Sunday, October 23, 2016

Colonoscopy Inaccurate for Cancer Site In Nearly One-Third of Cases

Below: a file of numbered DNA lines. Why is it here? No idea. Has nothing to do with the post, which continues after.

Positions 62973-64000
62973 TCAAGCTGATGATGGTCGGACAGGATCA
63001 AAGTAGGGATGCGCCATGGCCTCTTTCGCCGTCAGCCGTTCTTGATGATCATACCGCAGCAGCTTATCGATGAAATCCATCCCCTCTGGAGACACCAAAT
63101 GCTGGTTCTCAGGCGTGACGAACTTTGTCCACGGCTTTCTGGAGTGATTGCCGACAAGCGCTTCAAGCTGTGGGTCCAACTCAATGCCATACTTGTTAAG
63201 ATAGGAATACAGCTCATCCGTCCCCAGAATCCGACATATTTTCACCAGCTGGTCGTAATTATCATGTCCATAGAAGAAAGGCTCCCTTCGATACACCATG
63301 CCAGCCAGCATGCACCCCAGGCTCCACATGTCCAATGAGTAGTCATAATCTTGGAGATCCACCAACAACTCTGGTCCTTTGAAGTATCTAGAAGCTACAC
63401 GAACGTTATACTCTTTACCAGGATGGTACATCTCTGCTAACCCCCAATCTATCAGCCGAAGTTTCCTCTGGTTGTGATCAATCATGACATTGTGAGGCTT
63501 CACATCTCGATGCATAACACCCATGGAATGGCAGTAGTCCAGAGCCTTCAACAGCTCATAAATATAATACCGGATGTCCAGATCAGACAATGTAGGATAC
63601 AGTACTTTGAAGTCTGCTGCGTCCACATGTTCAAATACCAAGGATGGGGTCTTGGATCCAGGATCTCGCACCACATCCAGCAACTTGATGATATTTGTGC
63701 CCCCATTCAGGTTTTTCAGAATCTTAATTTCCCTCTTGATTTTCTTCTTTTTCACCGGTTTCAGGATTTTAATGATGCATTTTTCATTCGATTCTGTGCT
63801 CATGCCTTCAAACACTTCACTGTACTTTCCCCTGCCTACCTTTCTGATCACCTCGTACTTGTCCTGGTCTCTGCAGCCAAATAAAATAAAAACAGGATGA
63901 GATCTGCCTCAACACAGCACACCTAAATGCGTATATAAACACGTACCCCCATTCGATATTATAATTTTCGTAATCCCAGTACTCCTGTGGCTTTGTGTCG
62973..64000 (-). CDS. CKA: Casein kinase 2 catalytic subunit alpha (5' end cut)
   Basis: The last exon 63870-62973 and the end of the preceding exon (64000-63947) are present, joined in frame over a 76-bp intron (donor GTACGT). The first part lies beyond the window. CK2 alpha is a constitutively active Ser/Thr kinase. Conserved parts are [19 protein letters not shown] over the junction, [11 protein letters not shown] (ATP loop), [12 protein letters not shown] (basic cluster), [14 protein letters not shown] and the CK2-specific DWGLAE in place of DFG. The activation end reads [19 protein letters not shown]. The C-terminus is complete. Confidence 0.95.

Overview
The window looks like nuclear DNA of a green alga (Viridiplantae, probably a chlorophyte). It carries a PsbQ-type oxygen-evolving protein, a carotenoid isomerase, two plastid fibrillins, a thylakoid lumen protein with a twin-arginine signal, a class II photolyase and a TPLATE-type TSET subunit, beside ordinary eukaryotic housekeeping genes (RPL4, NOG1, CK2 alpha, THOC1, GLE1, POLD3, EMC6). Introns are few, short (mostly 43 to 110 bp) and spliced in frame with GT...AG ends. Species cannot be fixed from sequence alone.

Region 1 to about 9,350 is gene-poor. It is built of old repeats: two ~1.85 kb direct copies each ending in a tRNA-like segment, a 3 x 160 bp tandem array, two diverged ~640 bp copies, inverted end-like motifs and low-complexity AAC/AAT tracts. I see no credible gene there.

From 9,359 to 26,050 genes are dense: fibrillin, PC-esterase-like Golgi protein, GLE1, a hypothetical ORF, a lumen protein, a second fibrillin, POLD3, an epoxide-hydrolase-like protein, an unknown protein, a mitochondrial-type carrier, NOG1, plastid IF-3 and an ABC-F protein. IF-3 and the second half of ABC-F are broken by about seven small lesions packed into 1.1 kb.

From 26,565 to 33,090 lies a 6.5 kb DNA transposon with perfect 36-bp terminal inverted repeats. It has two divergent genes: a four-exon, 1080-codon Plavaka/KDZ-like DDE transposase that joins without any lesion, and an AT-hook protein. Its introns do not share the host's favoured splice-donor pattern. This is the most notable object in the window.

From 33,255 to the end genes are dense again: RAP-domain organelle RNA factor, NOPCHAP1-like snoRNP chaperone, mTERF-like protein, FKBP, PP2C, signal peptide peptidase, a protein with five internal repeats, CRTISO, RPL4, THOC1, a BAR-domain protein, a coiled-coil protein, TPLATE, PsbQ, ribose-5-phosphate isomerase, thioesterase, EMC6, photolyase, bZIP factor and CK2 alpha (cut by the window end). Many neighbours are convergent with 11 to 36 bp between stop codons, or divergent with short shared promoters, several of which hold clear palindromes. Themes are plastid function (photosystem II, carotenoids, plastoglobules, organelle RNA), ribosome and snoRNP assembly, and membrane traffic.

The location of colon cancers determined by colonoscopy does not agree with the surgical location in almost one-third of cases, researchers have found. The problem is particularly acute for right-sided lesions, according to the study, which was presented at the 2016 Digestive Disease Week (abstract Su1623). Colonoscopy is a valuable tool not only to screen for and diagnose colorectal cancer but for localization and surveillance of tumors. The location of a tumor in the colon also guides the course of therapy with surgery, radiation or both. “Colon cancer resections are often guided by endoscopic localization,” said Jennifer Nayor, MD, of the Division of Gastroenterology, Hepatology and Endoscopy at Brigham and Women’s Hospital and Harvard Medical School, both in Boston, and co-author of the study. “Colon cancer resections are more frequently performed by a laparoscopic approach, where surgeons lose the opportunity to directly palpate the colon to ensure the correct area is being resected. If endoscopists are not accurately localizing lesions, there is the potential for flawed surgical planning and intraoperative changes to surgical procedures.” Dr. Nayor and her colleagues conducted a retrospective cohort study of patients diagnosed with colon cancer. Data were obtained on the participants’ endoscopic and surgical reports and tumor characteristics. During the study period, there were 203 cases of colon cancer and 110 cases with a colonoscopy that occurred within six months of the diagnosis. Overall, in 31% of the cases (34/110), the endoscopic location did not match the surgical location. Nearly 30% of the cases (n=10) were inaccurate by a colonic segment. For the study, colonic segments were defined as the cecum, ascending colon, hepatic flexure, transverse colon, splenic flexure, descending colon, sigmoid colon, the rectosigmoid junction and the rectum. Two cases identified by surgery as right-sided tumors were initially diagnosed as left-sided tumors by colonoscopy. Right-sided colon lesions were associated with increased risk for discordance compared with left-sided lesions, on both univariate and multivariate analyses (odds ratio, 1.83; P=0.04). “Our multicenter study showed that over 30% of colon cancers were inaccurately localized by colonoscopy compared to the gold standard of surgical localization. The only predictor of inaccurate endoscopic localization was right-sided colon cancer,” Dr. Nayor told Gastroenterology & Endoscopy News. The findings underscore the importance of using anatomic landmarks for localization during endoscopy, she added, as well as tattooing to guide intraoperative localization. “Surgeons should be aware of the issue of inaccurate endoscopic localization, so they can discuss this with patients when consenting for procedures,” she pointed out. Deborah Fisher, MD, MHS, associate professor of medicine in the Division of Gastroenterology at Duke University School of Medicine, in Durham, N.C., said with few landmarks inside the colon, estimates of location based on measurement from the anal verge may be inaccurate. “The location of the tumor can impact the surgical plan and approach,” said Dr. Fisher, who was not involved with the latest study. “A more extensive operation could result if the tumor is not near—not more than two or more segments away from—the expected location.” Location is particularly important for rectal or rectosigmoid tumors, she added. Dr. Fisher noted that the cases of right-sided lesions mistaken for left-sided ones are the “most concerning” finding in the study. The results support the use of confirmation of cecal location with cecal intubation to help avoid mistaking a right-sided lesion for a left-sided one and the use of tattoo marking of the tumor, she said.

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